• I found the first couple of months incredibly difficult. It was so hard! I had mummy friends who would just say “yes, everything’s great” and I found that so depressing. Lucky for me I also had a couple of mummy friends who would tell it exactly like it was – bloody hard! It’s not like you can put a finger on why it is so hard, it just is, but it’s a total life adjustment and it takes some getting used to. You’ll be flying before you know it x

  • This is a really interesting and honest post adele. I work in mental health now (after having problems myself) and one of my areas of interest is the level of secrecy around post natal struggle. It is apparent that many women are having a hard time but don’t want to talk about it because the expectation is that everything should be wonderful.  And of course our society here in the uk is one which doesn’t really allow for openness and honesty, when someone asks how you are it’s not the done thing here to say, ‘i feel shit actually’. 
    If research is anything to go by I’d say that many more women have feelings of helplessness, frustration, low mood, high anxiety and such, than actually let on for fear of being judged. It’s not very encouraging I know but in time I hope this changes. You are doing your bit to break down those barriers through your writing, so thank you for having the strength to be so honest. Feeling as you do is entirely normal xx lisa xx

    • Actually my midwife told me if I wasn’t enjoying being a mum by four weeks, she’d be concerned. I wonder if statements like that feed into the secrecy. I definitely think it’s a cultural thing though I can’t speak for what it’s like being a mum in Trinidad.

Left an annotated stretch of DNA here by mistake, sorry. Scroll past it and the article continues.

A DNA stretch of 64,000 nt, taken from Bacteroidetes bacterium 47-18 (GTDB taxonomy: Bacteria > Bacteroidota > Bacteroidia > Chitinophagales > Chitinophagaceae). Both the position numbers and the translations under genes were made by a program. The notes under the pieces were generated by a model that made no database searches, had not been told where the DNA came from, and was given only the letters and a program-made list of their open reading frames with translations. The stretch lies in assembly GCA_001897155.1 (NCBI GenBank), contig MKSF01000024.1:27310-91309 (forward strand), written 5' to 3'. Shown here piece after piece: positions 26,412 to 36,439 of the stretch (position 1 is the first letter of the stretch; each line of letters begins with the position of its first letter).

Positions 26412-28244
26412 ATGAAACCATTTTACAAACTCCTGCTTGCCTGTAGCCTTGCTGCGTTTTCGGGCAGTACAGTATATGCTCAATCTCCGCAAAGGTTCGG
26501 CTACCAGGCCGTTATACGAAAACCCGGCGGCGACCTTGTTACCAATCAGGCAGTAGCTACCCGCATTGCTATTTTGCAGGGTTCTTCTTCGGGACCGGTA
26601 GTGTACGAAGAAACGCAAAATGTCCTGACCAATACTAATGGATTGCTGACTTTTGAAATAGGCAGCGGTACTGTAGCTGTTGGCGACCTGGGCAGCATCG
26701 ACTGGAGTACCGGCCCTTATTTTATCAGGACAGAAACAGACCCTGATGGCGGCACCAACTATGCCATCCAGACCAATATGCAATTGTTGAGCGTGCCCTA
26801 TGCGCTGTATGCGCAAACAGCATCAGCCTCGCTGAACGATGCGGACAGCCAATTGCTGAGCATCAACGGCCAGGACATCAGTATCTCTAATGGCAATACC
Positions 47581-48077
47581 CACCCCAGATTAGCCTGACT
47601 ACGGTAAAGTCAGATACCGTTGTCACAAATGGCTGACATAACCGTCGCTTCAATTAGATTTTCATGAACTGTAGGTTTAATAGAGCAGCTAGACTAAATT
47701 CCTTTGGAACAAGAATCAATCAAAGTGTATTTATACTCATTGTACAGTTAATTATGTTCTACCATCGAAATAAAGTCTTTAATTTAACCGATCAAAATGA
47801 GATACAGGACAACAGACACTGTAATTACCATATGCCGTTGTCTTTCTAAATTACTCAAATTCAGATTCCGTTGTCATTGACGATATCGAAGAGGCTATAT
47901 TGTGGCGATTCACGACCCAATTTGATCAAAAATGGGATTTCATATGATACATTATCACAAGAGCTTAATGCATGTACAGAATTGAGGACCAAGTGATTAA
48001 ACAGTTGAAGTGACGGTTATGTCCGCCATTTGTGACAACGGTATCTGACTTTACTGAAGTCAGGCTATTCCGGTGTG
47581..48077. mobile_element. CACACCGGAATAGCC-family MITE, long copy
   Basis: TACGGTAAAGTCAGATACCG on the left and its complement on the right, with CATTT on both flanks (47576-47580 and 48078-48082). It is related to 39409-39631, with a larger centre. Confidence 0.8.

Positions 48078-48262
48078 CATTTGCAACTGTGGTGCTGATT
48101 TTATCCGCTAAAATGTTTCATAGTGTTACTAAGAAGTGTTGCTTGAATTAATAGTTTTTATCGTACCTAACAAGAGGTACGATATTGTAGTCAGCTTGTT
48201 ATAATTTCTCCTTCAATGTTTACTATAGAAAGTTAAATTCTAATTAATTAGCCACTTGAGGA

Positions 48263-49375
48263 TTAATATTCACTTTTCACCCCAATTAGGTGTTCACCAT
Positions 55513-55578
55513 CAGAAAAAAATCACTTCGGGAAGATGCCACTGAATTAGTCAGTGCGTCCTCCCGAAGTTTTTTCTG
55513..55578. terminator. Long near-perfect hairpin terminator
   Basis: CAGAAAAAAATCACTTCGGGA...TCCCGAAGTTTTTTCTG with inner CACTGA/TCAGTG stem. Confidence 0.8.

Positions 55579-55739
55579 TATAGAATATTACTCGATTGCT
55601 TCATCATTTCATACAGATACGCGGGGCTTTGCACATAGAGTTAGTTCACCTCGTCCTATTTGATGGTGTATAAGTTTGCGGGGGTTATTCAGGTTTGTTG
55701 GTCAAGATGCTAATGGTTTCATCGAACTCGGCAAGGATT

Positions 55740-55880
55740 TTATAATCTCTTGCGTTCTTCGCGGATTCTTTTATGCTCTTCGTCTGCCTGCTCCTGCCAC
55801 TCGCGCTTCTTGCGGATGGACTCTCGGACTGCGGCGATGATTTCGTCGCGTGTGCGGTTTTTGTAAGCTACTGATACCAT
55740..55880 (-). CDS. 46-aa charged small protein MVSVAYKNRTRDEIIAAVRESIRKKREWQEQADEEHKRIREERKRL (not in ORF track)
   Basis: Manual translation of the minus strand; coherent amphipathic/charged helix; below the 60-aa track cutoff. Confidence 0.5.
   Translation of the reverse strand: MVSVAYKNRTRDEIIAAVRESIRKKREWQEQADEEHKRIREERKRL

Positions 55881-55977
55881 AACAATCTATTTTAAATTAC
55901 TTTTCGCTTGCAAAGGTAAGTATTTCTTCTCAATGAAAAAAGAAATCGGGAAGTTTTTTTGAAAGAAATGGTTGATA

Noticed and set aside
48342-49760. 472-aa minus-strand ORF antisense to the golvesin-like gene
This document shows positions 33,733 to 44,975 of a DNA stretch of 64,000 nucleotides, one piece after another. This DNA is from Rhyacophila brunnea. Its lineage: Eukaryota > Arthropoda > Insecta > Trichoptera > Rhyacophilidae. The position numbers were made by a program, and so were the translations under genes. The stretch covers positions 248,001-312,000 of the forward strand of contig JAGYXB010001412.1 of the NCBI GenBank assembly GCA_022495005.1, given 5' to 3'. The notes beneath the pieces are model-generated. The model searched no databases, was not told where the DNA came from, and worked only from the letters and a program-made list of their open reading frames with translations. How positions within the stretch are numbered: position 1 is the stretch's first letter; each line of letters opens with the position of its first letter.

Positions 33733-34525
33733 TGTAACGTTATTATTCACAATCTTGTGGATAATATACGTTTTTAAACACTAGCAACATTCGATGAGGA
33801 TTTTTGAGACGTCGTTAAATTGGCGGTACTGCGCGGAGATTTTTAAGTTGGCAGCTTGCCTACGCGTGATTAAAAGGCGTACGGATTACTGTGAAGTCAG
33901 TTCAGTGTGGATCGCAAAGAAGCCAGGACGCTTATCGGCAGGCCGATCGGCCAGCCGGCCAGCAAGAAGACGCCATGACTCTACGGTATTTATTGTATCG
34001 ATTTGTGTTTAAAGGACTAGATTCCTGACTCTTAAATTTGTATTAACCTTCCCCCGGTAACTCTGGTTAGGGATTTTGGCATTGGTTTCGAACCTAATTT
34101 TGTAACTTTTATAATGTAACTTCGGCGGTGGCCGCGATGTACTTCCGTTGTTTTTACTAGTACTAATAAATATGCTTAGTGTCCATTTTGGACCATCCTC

• Oh my goodness, so normal. I was still having complete meltdowns until A was about 10 weeks old and was sure I should have stopped by then – just couldn’t stop crying, found it all so hard. Totally normal and awesome you are open about it. PND is a horrible thing – luckily for me it went away soon after, but just keep smiling, and make plans to see other Mums – new mothers aren’t supposed to be on their own! xxxxx

  • Your blog is sooo refreshing :0) Leo is 12 months old now and i still get majorly frustrated :0) And i love him more than life itself … he is my heart on two sturdy brown legs :0)

  • the first few months post baby are wierd and wonderful and I really think you remember them better than they were.  babies are adorable but they dont do much… but yet they are also demanding!

    stay honest poppet, enjoy it and dont expect too much from yourself just live for the moment and yes, most mothers finding it marvellous and easy are probably fibbing a little x